Mira Costa’s Giese claims Bay League singles tennis title

Mira Costa’s Kelly Giese won the Bay League Singles Championship last week. Photos courtesy of Mira Costa Tennis

by Paul Teetor

Peninsula High’s Sean Ferguson beat Mira Costa’s Kelly Giese twice this season, giving Peninsula the Bay League title and pushing Mira Costa into second. But Giese may have had the greater motivation when the two met for a third time last week this season, in the finals of the Bay League Singles tournament at the Jack Kramer Club in Palos Verdes. 

Ferguson was the first seed and Giese the second seed in a field of the 16 top players in the Bay League, which consists of Costa, Redondo, Culver City, Santa Monica, and the two traditional tennis powerhouses that draw most of the top juniors coming out of the Kramer Club, Peninsula and Palos Verdes.

“I knew Sean is really good because he had beaten me already,” Giese said. “But I also knew that I really, really wanted to win this tournament. My two older sisters, Lindsey and Madison, played for Costa before I did, so I had seen all the plaques on the school wall from earlier players who won the Bay League tournament. This was something I had been aiming for since I was a little kid.”

Mira Costa coach attributes Giese’s success to natural athleticism and court sense.

Giese took the first set 6-3 by controlling the baseline and dictating the rallies, but Ferguson fought back and took the second set by the same score of 6-3. That set up the super tie-breaker: first one to 10, by two points, wins the match. 

Giese didn’t panic. He just thought a little harder about his tactics and strategy.

“I knew I had to back him up, make him move more, and make him unbalanced on more of his shots,” Giese said. “I saw that he really loves to run around his backhand and hit forehands, so I tried to work the rally until I could exploit that tendency in his game.”

 As soon as the tie-breaker started, he regained his momentum.

“I started off pretty strong by rallying him out, and went up 8-2. But then he fought back to get to 9-7. At that point I was just trying to keep a positive mindset. I just had to keep adapting to his playing style.”

Which he did, capturing the next point to win the tie-breaker and the whole tournament. 

Costa boys head coach Mark McGuire said Giese’s close win over Ferguson demonstrated the growth in his game, just in the last year, when he went from Costa’s third singles player last season to the Bay League singles champion this season.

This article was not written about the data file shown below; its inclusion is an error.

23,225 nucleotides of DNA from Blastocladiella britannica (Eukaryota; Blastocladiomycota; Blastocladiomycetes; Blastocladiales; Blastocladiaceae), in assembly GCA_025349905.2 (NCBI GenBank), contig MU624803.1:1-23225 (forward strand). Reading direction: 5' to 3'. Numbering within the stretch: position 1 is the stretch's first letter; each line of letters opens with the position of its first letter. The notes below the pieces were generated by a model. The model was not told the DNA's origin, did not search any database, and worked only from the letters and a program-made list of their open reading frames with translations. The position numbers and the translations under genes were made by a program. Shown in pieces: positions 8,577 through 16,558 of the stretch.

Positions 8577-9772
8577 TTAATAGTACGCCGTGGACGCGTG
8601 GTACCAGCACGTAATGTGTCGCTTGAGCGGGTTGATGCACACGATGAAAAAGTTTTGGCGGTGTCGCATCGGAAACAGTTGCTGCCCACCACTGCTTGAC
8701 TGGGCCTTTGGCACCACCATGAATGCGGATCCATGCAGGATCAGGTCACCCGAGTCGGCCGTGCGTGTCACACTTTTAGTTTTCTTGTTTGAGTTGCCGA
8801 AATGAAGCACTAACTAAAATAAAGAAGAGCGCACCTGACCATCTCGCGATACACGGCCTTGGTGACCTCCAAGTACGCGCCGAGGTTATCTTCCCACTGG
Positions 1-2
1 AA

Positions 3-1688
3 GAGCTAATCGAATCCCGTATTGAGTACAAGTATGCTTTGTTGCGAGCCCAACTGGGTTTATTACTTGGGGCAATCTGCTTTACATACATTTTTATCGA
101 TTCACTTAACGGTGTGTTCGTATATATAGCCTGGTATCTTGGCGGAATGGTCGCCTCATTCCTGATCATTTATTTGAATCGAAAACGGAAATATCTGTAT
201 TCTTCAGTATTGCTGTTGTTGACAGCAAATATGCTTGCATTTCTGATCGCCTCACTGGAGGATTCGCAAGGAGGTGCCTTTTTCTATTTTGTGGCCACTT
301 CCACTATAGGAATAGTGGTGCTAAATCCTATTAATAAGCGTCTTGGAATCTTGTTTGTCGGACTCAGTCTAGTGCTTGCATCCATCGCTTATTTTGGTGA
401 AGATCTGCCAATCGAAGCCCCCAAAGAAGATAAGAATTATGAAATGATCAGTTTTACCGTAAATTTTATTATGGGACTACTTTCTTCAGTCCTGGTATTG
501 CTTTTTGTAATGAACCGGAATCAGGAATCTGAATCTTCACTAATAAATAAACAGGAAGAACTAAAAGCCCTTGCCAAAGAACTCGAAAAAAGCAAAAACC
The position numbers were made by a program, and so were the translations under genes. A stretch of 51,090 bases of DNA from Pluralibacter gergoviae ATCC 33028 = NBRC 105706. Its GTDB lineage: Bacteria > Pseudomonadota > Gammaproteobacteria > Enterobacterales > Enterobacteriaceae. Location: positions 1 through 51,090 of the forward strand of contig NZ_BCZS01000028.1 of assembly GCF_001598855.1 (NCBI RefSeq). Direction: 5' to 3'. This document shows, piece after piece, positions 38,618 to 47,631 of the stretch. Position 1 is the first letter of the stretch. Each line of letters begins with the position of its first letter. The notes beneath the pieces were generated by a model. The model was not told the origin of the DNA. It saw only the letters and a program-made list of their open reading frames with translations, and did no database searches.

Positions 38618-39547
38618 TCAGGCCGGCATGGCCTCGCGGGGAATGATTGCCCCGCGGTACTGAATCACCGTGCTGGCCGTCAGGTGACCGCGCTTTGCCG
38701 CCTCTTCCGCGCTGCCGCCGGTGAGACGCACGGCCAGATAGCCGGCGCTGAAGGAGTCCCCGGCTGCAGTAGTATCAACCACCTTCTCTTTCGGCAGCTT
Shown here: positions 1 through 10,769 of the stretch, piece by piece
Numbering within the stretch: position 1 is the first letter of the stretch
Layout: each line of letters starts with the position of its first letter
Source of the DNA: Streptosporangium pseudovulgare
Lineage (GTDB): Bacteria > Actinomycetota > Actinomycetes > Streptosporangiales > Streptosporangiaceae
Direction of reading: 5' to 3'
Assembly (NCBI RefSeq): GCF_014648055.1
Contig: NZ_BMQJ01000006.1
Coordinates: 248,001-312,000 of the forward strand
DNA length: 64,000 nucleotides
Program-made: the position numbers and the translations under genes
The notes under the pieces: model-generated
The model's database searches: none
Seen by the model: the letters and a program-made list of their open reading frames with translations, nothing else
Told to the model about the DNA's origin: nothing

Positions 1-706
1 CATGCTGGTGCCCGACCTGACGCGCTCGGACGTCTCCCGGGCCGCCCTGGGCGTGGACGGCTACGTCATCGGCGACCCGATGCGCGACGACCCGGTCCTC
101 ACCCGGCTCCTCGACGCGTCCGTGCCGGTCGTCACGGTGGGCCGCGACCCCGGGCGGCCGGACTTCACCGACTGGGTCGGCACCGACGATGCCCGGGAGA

“He played that match with a Mamba mentality,” McGuire said.

Mira Costa’s number 1 singles player Kelly Giese.

“Kelly is just a great kid who loves the game and works as hard at it as anyone I’ve ever seen,” he said. “He just keeps on improving. He deserves all the success he’s having.”

“He has a killer kick serve and he’s very athletic,” McGuire said. “But his real growth has been in learning to use his head more, to think on the court from minute to minute, and figure out what he needs to do in terms of tactics and strategy,” he said. “He’s always been very athletic, but now he’s a thinker out there too.”

To reach the finals, Giese had to win three matches on the first day of the tournament. “I knew these were the best players in the Bay League, so I figured it would be a rough road to the finals,” Giese said.

 In the first round match against Peninsula’s David Hwang, he played with a bloody knee.

“I had a cut on my knee that was already scabbed over,” Giese said. “We were having a pretty good point when my front foot slipped out from underneath me as I was reaching for a shot. My right knee scraped the court, and blood started dripping down my leg. I had to wait till the end of the game to get  a paper towel to wipe it down. Then coach put a bandaid on it.”

In the second round Giese beat Bodi Brannen 6-1 and 6-2. 

But as he moved on to his third match of the day against Taki Shuda, from Peninsula, he started to cramp. “I made sure to eat a banana, and I got rid of the cramp pretty fast,” he said. He won that match 6-2 and 6-1 and then had one day to prepare for the finals against the top-seeded Ferguson

He will now move on to the CIF regional tournament next month.

Giese said when he was first learning to play tennis as a little boy, his Grandma Robin gave him some advice: Keep chasing that little yellow ball.

Grandma Robin has passed on to that big tennis court in the sky, but if she were still around she would be proud to see he has taken her advice to heart.

Contact: teetor.paul@gmail.com. Follow: @paulteetor. ER

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